April 9, 2013
By AOPA ePublishing staff
Pilots can get weather right on their iPad through Bendix/King’s myWingMan electronic flight bag. The app’s latest release includes Automatic Dependent Surveillance-Broadcast (ADS-B) weather with prog charts, graphical winds aloft, METARs, and TAFs.
To take advantage of the new feature, pilots will need to purchase a Dual Electronics receiver. (The XGPS170 GPS plus ADS-B weather and traffic receiver for the iPad costs $799 or $799.99 depending on the retailer.)
Streamlined flight planning and support for CSC DUATS (the EFB already supported DTC DUAT) are additional enhancements to myWingMan. Other features include direct-to waypoint on the top menu, the ability to lock the screen for maps and plates, a custom keyboard, bearing gauge, on-map distance measuring, communication frequencies, airport/facility directory information, and 2-D/3-D flight simulator.
Those who already have the myWingMan EFB can download the lasted update from the Apple app store. The EFB also is available for a free 30-day trial through iTunes. An annual subscription can be purchased for $99 (VFR) and $149 (IFR).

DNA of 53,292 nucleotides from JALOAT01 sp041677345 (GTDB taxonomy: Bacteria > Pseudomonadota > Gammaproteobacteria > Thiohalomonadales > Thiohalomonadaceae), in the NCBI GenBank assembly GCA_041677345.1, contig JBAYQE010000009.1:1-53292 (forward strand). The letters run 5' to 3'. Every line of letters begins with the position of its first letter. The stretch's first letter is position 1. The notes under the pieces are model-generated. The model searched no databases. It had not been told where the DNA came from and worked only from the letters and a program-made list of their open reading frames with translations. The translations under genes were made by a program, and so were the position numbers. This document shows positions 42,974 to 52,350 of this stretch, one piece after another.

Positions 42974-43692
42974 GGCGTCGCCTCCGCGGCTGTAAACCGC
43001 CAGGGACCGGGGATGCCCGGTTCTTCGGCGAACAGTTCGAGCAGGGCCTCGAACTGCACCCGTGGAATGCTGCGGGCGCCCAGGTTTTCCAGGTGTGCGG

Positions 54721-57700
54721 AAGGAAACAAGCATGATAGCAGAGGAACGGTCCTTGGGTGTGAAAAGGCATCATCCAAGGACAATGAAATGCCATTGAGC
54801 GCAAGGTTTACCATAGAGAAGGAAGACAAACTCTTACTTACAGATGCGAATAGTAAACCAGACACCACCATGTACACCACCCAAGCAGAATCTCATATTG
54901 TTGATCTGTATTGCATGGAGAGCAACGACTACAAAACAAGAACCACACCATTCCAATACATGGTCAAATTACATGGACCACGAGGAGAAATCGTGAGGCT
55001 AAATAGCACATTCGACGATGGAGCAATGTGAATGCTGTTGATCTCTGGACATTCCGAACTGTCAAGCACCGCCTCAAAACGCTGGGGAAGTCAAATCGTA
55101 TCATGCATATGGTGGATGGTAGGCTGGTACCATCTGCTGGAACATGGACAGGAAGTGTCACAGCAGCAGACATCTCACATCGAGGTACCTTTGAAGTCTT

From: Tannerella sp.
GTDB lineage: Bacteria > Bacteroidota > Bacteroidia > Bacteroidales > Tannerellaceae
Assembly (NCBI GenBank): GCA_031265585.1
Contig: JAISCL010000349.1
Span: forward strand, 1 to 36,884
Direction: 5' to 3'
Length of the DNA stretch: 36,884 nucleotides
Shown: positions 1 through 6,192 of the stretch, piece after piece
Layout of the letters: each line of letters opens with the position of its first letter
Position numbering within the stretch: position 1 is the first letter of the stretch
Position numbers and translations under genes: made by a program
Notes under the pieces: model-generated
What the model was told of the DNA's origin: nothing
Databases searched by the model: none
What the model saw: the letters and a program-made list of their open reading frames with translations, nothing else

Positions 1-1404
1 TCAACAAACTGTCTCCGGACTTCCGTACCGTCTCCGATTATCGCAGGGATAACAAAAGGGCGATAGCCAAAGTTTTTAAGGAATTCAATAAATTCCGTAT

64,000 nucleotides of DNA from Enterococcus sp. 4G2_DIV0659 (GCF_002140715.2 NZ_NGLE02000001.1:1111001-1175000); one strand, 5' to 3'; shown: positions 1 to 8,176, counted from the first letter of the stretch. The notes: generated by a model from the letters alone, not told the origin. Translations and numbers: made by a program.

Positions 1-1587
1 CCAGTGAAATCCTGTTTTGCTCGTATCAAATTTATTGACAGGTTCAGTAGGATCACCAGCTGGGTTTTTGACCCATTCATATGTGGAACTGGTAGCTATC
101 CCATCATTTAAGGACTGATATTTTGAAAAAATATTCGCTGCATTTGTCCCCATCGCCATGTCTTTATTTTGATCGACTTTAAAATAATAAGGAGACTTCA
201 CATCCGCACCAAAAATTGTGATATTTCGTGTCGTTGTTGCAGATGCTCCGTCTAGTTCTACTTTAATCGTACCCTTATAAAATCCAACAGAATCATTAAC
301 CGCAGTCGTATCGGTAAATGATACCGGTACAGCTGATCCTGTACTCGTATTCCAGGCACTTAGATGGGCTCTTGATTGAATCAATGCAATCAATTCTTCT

However, students and flight instructors at Part 141 schools could get a break on the price. Bendix/King also announced its educational support program that provides complimentary copies of myWingMan’s IFR subscription to career-track students and their CFIs. Those wishing to participate in the program must apply on Bendix/King’s website and meet the criteria listed on the application.
Pilot Weather Briefing Services,
FAA Information and Services,
Environmental groups are asking the EPA to take another look at avgas even as a government-industry program moves closer to finding unleaded alternatives.
A father and his 14-year-old son were helping another pilot ferry a newly purchased aircraft from California to their home field in Virginia. The three made an overnight stop in Albuquerque before flying on to Illinois for fuel. But shortly after they parked the aircraft in Marion, Ill., they were approached by as many as 18 uniformed and non-uniformed law enforcement officers who came running toward the airplane.
The FAA has alerted AOPA to a spike in airspace penetration and violations of the Washington, D.C., Special Flight Rules Area, particularly stemming from operations at Leesburg Executive Airport (JYO) in Leesburg, Va.
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